During this opening, I feel as though I am in someone's house, perhaps a living room watching a domestic scene, a perfect place to see Headlong's charming, intimate, accessible, text-driven, tongue-in-cheek theatrical and very human Ulysses. The playful dancer/performers (Nichole Canuso, Heather Murphy, Amy Smith, Simonet, Lee and Brick) are people first. They live, talk, share secrets, tell little lies and dance with abandon as if no one is watching (yet they know everyone is.) Headlong slyly sets up physical jokes and replays them with aplomb and mature innocence. I love Brick and Smith's cool straddle lifts morphed into bulging butt hug/lifts.

Choreographed by HDT founders/collaborators Brick, Simonet, and Smith with contributions from the dancers, "Ulysses" borrows devices from the book such as the question and answer structure, use of repetition (expect lots of it) and the episodic nature. Skits are seamlessly and effortlessly woven together, connecting the audience to the circuitous subject matter -- meaning, understanding, misunderstanding, how one sees, remembers and reproduces an event.

For instance, one clever motif shows a dancer dancing a dance, as another dancer talks (like a sports announcer but more matter-of-factly) the language of the dance while a third dancer stands on stage with a bucket over the head. After the dancer finishes, the dancer with the bucket on the head attempts to dance the dance that was only heard, to the same dialogue or music. The situation is incongruous, much like life and events. The audience experiences this motif repeatedly.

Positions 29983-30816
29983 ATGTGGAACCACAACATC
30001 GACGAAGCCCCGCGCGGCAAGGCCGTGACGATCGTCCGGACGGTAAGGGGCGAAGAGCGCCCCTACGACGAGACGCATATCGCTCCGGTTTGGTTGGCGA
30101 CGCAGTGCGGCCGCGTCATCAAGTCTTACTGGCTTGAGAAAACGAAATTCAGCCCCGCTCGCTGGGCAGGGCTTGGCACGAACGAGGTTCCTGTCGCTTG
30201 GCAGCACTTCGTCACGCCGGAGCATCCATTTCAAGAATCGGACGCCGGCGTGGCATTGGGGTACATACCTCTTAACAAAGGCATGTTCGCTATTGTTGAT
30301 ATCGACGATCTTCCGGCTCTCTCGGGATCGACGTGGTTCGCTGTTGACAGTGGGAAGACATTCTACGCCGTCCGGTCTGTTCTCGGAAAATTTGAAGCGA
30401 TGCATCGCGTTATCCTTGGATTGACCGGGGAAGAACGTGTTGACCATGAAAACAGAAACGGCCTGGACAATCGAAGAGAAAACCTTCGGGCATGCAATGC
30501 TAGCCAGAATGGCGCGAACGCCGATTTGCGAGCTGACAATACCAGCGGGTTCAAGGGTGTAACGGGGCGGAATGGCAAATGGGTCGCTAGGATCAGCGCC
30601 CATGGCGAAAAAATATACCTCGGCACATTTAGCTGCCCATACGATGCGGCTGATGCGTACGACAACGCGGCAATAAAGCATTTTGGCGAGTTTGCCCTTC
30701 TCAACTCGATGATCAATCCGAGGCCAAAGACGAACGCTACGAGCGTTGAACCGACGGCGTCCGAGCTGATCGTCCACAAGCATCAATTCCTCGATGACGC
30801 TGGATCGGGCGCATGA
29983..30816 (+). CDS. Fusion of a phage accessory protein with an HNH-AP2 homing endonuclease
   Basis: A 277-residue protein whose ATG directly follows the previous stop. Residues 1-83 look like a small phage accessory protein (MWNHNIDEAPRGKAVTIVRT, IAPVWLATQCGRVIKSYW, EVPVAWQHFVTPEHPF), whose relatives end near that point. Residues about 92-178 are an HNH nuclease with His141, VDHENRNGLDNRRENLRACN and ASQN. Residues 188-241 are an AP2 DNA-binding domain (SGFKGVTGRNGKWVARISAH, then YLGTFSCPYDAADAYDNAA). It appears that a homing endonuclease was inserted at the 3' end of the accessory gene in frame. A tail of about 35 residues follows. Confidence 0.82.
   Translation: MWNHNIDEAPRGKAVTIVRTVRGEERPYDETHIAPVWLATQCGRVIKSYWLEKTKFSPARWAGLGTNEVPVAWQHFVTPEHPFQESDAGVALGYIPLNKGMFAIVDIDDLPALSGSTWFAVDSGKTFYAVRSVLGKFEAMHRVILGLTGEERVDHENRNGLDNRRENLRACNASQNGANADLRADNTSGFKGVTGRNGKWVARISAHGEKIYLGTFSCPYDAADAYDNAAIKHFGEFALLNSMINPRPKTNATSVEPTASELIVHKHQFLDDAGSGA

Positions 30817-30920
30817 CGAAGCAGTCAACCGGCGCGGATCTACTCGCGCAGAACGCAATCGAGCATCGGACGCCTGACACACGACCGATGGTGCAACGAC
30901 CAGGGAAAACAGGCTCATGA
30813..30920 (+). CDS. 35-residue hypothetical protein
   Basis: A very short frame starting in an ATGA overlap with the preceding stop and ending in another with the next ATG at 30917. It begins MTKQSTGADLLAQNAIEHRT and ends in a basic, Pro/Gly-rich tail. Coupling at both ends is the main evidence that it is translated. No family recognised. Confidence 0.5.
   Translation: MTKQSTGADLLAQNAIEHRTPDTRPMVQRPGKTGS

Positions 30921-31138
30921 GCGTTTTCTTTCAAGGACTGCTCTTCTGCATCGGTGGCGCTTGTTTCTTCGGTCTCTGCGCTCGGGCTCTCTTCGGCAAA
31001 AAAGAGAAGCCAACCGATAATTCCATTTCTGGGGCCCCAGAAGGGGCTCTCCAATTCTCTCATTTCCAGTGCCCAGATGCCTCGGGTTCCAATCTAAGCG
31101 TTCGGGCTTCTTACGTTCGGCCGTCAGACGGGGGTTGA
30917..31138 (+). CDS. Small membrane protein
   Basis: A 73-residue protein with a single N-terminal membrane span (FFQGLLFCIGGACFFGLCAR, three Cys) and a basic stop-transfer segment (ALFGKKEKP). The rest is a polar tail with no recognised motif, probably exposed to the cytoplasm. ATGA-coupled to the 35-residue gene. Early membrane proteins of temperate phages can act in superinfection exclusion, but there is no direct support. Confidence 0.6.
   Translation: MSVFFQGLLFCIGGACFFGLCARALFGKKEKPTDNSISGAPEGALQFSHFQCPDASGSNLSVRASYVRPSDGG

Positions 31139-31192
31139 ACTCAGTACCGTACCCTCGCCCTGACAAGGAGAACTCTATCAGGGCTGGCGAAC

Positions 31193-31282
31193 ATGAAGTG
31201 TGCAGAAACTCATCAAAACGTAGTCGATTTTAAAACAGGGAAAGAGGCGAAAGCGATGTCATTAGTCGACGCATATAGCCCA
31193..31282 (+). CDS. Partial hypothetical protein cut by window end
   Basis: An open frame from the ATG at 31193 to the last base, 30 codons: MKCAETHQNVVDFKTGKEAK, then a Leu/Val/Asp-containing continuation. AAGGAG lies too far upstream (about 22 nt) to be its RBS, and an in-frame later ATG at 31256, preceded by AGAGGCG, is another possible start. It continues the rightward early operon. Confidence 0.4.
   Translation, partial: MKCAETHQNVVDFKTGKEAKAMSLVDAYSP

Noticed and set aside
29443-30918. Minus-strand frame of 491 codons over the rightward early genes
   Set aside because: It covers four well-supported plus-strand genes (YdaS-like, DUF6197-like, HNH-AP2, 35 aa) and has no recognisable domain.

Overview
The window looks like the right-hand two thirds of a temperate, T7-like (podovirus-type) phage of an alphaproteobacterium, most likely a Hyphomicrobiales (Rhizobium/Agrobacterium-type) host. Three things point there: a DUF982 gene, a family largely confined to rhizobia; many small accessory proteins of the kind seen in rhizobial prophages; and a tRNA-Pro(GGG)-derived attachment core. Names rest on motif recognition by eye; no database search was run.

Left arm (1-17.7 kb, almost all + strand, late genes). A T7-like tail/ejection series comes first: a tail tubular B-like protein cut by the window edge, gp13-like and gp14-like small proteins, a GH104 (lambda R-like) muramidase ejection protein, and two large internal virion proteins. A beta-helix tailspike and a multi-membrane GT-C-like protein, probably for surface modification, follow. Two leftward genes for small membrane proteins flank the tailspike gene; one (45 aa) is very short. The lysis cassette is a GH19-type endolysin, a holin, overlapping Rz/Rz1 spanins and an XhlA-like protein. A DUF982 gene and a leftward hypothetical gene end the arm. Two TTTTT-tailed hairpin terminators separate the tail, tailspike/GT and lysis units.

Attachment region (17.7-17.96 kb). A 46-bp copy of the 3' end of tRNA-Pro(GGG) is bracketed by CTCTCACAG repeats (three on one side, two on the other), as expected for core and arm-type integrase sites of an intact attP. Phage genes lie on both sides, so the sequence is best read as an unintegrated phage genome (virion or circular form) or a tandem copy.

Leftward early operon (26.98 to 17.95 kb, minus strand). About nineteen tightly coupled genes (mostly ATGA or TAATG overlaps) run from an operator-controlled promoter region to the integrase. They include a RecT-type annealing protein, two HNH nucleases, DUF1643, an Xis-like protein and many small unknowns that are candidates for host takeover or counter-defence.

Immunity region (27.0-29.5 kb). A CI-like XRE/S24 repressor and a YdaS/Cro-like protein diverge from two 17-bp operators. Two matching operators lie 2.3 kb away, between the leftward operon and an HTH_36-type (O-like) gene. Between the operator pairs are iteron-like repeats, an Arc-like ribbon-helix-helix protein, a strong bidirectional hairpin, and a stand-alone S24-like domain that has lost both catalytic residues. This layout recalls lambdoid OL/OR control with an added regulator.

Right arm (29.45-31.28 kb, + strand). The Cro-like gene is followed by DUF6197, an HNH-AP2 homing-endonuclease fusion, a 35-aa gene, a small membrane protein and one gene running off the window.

Each time the end result is the same -- it is not the same dance.

As observers, we know the dance is never the same (even if the vocabulary, such as leaving downstage with a leap, is more generic dance vocabulary). It's fascinating because it becomes about the journey and one's willingness to try again and again for better, to gain information (even if it's the same). In "Ulysses," Brick's solo followed by Simonet's interpretation of the words and music brought down the house last night. Brick interpreted "stag leap" as an athletic dance leap with the front leg bent exploding into the air. Simonet's "stag leap" was that of a timid deer. We saw the same words bringing radically different results. Please keep in mind that even the term "stag leap" is one one-hundredth of this particular dance. This gimmick continued, culminating with three people under one large bucket listening to the talking dancer as a solo dancer danced and then all three under the bucket gallantly attempted to dance a solo as a trio.